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Friendship Networks

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  • Jan K. Brueckner

Abstract

Building upon a long tradition in sociology, economists have recently turned their attention to the analysis of social networks. The present paper adds to this emerging literature by proposing a different approach to social-network formation. As in the model of Jackson and Wolinsky (1996), formation of a link between two individuals requires two-sided investments in the present framework. But in contrast to their approach, where the required investments are exogenously specified and link formation is deterministic, the level of individual investment is a decision variable in the present model and link formation is stochastic. Thus, the probability that a link is formed between two individuals depends on the ``effort" both agents devote to creating the link. These effort levels are chosen noncooperatively via Nash behavior. As in the Jackson-Wolinsky model, indirect links are worth less than direct linkages to other individuals. But, in contrast to their assumption of a smooth benefit decay as link distance increases, the present framework assumes that benefits are zero when more than two links are involved. The model can be viewed as a portrayal of friendship networks. For two individuals to form a friendship, each must exert effort, which could involve inviting the other person to dinner at his house, arranging other types of social outings, or buying gifts on special occasions. Effort creates ``direct" friendships, and the combination of such links leads to ``indirect" friendships. Concretely, a particular individual may invite all of his direct friends to a dinner party at his house, and through socializing with one another, these people enjoy indirect friendships. The paper analyzes the effort externalities that are present in the model, showing the effort levels are universally too low. In addition, the analysis explores the effect of several types of asymmetries on the network structure, as reflected in effort levels and the probability of link formation.

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Bibliographic Info

Paper provided by Econometric Society in its series Econometric Society 2004 North American Winter Meetings with number 184.

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Date of creation: 11 Aug 2004
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Handle: RePEc:ecm:nawm04:184

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Keywords: social networks;

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References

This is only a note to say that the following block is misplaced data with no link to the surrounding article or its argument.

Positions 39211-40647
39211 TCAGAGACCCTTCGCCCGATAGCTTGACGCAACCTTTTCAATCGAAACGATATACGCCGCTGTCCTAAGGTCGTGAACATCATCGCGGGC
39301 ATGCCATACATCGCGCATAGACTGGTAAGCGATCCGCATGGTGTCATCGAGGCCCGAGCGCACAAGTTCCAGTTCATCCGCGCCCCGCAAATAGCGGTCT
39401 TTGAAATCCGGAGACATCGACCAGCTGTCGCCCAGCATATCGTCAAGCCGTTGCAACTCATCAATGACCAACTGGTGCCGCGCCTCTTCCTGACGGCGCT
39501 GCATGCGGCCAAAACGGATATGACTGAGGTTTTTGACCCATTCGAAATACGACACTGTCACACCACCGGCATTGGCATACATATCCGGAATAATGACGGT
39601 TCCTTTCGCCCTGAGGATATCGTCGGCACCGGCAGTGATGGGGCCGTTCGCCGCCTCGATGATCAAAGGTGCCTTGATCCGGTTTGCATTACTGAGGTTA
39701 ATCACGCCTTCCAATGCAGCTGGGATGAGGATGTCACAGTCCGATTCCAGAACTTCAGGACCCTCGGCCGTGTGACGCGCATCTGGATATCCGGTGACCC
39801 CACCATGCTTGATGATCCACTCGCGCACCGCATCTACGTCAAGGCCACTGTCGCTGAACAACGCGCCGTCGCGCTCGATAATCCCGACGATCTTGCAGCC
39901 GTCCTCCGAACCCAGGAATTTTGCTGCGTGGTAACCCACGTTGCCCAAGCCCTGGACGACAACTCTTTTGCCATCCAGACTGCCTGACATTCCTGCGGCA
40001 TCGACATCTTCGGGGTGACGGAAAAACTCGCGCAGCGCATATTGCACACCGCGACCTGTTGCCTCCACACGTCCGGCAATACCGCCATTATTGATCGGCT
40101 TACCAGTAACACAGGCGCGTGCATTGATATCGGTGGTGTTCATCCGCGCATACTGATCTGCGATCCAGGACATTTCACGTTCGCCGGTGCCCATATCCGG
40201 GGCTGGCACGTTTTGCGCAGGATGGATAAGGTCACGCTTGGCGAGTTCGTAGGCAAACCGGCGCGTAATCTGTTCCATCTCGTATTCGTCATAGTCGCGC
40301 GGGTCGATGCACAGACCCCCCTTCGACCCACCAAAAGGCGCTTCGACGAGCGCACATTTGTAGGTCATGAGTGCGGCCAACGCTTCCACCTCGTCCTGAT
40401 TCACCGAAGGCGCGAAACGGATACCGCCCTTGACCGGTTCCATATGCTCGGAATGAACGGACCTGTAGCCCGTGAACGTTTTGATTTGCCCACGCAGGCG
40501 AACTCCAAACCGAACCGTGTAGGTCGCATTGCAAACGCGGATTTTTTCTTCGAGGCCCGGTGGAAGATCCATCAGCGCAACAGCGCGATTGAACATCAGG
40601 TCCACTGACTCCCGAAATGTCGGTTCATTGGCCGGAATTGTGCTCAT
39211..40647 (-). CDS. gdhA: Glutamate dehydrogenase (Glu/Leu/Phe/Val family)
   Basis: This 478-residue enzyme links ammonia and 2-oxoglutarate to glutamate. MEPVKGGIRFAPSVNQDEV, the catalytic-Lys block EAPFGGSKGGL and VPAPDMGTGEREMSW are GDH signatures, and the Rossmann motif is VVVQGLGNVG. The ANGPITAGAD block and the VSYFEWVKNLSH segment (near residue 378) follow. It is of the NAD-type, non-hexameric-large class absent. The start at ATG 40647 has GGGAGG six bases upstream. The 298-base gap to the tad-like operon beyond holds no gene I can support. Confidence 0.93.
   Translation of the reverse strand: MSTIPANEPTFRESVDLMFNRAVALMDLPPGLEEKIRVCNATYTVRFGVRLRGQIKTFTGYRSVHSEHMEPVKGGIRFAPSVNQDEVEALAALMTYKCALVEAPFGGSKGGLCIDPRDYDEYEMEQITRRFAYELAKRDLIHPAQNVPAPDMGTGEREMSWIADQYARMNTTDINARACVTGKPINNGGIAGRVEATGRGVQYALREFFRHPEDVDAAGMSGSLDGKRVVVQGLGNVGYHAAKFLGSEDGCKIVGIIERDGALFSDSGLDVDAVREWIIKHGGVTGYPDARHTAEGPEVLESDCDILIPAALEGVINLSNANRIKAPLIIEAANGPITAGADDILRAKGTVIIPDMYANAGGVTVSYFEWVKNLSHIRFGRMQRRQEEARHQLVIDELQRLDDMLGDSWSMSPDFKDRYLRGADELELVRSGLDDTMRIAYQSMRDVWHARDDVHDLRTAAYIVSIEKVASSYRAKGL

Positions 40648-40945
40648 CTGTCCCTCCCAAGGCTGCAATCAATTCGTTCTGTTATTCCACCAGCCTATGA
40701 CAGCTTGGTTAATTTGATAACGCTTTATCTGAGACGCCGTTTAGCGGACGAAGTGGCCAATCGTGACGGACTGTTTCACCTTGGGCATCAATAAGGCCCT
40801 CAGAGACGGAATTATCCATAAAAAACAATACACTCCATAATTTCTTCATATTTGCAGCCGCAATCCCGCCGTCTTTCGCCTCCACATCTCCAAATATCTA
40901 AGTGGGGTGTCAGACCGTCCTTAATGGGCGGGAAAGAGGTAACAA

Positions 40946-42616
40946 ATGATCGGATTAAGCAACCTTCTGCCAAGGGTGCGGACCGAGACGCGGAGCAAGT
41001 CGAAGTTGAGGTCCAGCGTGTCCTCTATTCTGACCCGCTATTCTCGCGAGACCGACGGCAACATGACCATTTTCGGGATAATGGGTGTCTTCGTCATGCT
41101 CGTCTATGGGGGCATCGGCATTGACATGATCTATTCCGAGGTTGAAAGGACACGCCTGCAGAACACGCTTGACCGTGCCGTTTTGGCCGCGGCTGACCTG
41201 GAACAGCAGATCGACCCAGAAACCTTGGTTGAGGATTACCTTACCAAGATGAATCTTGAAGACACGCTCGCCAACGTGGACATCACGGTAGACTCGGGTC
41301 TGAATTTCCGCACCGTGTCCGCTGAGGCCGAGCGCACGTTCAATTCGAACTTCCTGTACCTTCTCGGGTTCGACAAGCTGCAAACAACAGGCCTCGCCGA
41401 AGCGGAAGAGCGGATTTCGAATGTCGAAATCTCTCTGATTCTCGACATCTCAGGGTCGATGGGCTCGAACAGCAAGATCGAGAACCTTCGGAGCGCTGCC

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  1. Yannis M. Ioannides & Linda Datcher Loury, 2002. "Job Information Networks, Neighborhood Effects and Inequality," Discussion Papers Series, Department of Economics, Tufts University 0217, Department of Economics, Tufts University.
  2. Calvó-Armengol, Antoni & Zenou, Yves, 2003. "Job Matching, Social Network and Word-of-Mouth Communication," IZA Discussion Papers 771, Institute for the Study of Labor (IZA).
  3. Matthew O. Jackson & Asher Wolinsky, 1995. "A Strategic Model of Social and Economic Networks," Discussion Papers 1098R, Northwestern University, Center for Mathematical Studies in Economics and Management Science.
  4. Venkatesh Bala & Sanjeev Goyal, 2000. "A Noncooperative Model of Network Formation," Econometrica, Econometric Society, vol. 68(5), pages 1181-1230, September.
  5. Jackson, Matthew O., 1998. "The Evolution of Social and Economic Networks," Working Papers 1044, California Institute of Technology, Division of the Humanities and Social Sciences.
  6. Matthew O. Jackson & Alison Watts, 2000. "On the Formation of Interaction Networks in Social Coordination Games," Econometric Society World Congress 2000 Contributed Papers 0778, Econometric Society.
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Cited by:
  1. Helsley, Robert & Zenou, Yves, 2011. "Social Networks and Interactions in Cities," CEPR Discussion Papers 8260, C.E.P.R. Discussion Papers.
  2. Gilles, R.P. & Chakrabarti, S. & Sarangi, S. & Badasyan, N., 2004. "The Role of Middlemen inEfficient and Strongly Pairwise Stable Networks," Discussion Paper 2004-64, Tilburg University, Center for Economic Research.
  3. Bloch, Francis & Dutta, Bhaskar, 2009. "Communication networks with endogenous link strength," Games and Economic Behavior, Elsevier, vol. 66(1), pages 39-56, May.
  4. Joost Vandenbossche & Thomas Demuynck, 2013. "Network Formation with Heterogeneous Agents and Absolute Friction," Computational Economics, Society for Computational Economics, vol. 42(1), pages 23-45, June.
  5. Konovalov, Alexander, 2014. "Competition and Cooperation in Network Games," Working Papers in Economics 583, University of Gothenburg, Department of Economics.
  6. Gilles, R.P. & Sarangi, S., 2004. "Social Network Formation with Consent," Discussion Paper 2004-70, Tilburg University, Center for Economic Research.
  7. Sudipta Sarangi & Aditi Roy, . "Revisiting Friendship Networks," Departmental Working Papers 2009-12, Department of Economics, Louisiana State University.

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